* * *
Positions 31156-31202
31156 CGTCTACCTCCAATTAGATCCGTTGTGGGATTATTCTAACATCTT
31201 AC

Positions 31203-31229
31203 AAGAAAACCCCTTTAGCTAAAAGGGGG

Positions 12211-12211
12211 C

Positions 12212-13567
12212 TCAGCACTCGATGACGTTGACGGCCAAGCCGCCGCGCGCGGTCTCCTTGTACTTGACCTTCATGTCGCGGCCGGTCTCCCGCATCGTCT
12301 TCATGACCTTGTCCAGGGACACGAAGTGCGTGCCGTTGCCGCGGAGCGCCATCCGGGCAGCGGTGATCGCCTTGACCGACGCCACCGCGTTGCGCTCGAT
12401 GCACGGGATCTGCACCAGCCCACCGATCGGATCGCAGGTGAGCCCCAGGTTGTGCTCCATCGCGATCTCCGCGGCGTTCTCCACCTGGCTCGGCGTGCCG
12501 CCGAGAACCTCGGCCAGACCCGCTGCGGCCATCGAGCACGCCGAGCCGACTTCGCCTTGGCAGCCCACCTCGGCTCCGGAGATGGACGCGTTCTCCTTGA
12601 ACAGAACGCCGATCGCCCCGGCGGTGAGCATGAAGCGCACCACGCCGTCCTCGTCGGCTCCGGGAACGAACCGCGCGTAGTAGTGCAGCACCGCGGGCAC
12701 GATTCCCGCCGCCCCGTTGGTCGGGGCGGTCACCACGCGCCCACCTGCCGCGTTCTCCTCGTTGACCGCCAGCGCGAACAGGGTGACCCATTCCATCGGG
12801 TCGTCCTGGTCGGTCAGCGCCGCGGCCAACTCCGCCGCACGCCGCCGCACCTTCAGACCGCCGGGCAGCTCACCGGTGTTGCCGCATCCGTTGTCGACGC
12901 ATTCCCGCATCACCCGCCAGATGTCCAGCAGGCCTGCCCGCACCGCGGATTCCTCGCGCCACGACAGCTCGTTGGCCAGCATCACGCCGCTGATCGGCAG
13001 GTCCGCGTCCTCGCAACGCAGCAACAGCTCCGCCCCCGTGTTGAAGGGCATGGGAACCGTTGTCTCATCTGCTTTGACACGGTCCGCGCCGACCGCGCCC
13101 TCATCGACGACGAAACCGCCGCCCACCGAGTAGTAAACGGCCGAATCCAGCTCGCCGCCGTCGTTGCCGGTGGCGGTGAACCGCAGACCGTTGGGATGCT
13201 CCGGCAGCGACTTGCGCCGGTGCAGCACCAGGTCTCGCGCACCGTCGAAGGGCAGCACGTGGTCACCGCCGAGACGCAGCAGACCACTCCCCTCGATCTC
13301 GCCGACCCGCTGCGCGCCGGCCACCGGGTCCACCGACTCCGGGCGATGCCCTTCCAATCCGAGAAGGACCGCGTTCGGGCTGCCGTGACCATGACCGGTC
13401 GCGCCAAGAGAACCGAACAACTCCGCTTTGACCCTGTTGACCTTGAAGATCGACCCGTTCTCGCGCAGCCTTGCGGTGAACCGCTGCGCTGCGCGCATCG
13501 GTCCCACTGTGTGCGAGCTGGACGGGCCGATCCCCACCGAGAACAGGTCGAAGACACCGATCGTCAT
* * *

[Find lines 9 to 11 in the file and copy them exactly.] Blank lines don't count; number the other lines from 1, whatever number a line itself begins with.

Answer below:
12212 TCAGCACTCGATGACGTTGACGGCCAAGCCGCCGCGCGCGGTCTCCTTGTACTTGACCTTCATGTCGCGGCCGGTCTCCCGCATCGTCT
12301 TCATGACCTTGTCCAGGGACACGAAGTGCGTGCCGTTGCCGCGGAGCGCCATCCGGGCAGCGGTGATCGCCTTGACCGACGCCACCGCGTTGCGCTCGAT
12401 GCACGGGATCTGCACCAGCCCACCGATCGGATCGCAGGTGAGCCCCAGGTTGTGCTCCATCGCGATCTCCGCGGCGTTCTCCACCTGGCTCGGCGTGCCG